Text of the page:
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Dec
07

Read it, watch it, discuss it! Bonding over books and movies. PART ONE.

Tell me, what’s better than snuggling on a couch with the kids and a favourite book?  Maybe snuggling on a couch together to watch that book on film?  Or seeing that book performed live on stage?  Okay, I can’t choose.  So, why not have it all? Why not kick up my parent-kids book club a notch?  Eureka!  My mother-kids filmlit club was born. What I call a “book club” is really just my tween and I reading a book and going on a date to discuss, as you may recall. So far, we have read “To Kill a Mockingbird” and “The Help”. Yes, we did also watch the films and we did have a great discussion about both the books and the movies over dinner. Our most heated discussion was comparing the film adaptation of The Help with the book. (More on that later!)

 

Book-film pairing works well with adults and kids for several reasons. 1- For reluctant readers, it’s a great motivator. The film becomes the prize for finishing the book, and gives that little extra push.  I’m not just talking about kids here.  2- Comparison broadens the experience. Film adaptations are rarely faithful to the book, and a comparison forces readers to examine key elements in the book more closely.  Pieces that may have seemed irrelevant while they were reading, suddenly become important when they are left out of the movie.  3- There’s so much more to discuss! Did the movie live up to the book?  Did the book live up to the movie?  Does the movie need to be faithful to the book, or is artistic freedom permissible?  Was your favourite character in the book also your favourite character in the movie?  I could go on and on.  4- More snuggle time!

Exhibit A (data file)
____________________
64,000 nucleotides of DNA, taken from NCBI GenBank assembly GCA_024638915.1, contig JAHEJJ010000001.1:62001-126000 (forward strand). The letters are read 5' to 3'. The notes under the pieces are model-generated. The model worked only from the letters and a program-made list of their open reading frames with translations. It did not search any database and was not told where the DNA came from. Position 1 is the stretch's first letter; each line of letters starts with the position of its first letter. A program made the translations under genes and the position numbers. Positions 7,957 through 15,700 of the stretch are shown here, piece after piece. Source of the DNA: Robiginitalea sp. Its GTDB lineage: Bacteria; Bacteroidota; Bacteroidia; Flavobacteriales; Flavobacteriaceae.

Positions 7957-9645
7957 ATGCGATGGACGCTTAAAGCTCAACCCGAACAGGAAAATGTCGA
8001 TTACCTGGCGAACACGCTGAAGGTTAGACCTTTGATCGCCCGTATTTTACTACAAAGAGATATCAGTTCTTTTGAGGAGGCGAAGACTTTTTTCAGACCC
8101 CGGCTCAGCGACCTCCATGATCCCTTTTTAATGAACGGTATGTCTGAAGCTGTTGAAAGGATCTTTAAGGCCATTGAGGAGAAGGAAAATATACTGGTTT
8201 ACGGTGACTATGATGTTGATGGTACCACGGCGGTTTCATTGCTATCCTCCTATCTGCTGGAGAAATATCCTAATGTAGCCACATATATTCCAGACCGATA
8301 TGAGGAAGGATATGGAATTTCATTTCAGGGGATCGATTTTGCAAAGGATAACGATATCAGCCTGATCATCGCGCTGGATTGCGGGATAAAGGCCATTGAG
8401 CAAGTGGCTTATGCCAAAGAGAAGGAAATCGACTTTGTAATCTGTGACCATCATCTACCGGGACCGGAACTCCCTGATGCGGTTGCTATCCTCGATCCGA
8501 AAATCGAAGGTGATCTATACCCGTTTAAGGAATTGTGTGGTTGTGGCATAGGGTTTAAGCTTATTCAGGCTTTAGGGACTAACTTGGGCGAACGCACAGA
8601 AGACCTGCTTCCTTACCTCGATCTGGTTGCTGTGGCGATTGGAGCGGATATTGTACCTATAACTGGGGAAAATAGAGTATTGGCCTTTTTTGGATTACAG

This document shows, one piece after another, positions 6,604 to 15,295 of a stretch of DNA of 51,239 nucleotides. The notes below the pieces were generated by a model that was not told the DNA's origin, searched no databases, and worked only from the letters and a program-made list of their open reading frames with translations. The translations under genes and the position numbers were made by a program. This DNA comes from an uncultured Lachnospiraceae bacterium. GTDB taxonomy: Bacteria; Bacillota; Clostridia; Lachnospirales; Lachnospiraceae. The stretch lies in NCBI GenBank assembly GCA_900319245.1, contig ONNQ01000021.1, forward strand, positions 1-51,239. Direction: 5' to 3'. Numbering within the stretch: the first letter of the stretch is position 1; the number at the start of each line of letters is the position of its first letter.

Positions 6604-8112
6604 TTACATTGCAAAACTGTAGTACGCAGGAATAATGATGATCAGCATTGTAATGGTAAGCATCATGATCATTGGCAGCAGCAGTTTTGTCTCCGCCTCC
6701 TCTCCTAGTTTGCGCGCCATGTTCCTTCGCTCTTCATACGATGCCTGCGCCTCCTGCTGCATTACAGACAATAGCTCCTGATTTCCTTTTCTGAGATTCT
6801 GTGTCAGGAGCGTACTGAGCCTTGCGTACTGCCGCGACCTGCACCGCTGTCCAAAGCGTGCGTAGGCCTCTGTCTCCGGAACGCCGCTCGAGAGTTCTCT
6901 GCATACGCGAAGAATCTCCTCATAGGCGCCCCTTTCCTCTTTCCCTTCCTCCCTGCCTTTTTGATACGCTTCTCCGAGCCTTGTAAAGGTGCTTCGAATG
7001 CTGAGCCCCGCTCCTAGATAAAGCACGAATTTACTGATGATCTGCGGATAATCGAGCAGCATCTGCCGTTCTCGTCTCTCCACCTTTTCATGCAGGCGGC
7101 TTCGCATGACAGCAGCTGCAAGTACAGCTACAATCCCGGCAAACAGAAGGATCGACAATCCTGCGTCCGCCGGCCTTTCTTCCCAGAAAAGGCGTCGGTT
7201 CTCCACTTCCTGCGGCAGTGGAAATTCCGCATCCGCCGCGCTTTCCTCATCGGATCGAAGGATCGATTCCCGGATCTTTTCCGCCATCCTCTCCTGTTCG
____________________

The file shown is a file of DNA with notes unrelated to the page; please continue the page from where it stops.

It’s not just for tweens! A friend from college intentionally selects books to watch on film, and her kids are only eight.  As long as it’s not a book about Alvin and the Chipmunks, I’m in!  I will also be featuring some great selections for adults and younger kids in this series. They will not leave you wanting to gouge your eyes out or to wear ear plugs, I promise!

TODAY’S SELECTION IS:

We’re off to see, read, and discuss the Wizard! That’s The Wonderful Wizard of Oz by L. Frank Baum, written in 1900, and made into a movie in 1939. Although the film is far better known to many than the book, Baum’s classic is a little gem.

amazon.ca

The language is accessible for younger readers aged 8 and up, especially if read aloud.  I found the experience of encountering the characters I knew so well from film entirely different.  Somehow, I felt a closer to connection to Dorothy in the book, and the characters seem to have a little more depth.  The Wicked Witch does not even make much of an appearance in the book, but her presence is so terrifying on film. There are many other differences between the film and the book that would be interesting to discuss. Famously, the ruby slippers are actually silver in the book.  I cannot wait to discuss this with my kids!


As a holiday bonus,  we are off to see The Wizard of Oz on stage with Alberta Theatre Productions. Don’t miss this opportunity for a triple (pairing?) if you’re in the Calgary area.

ATP poster

Stay tuned for more great book and film pairings to warm up your winter days!

Feel free to comment with your recommendations.  We would all appreciate the extra advice and resources.

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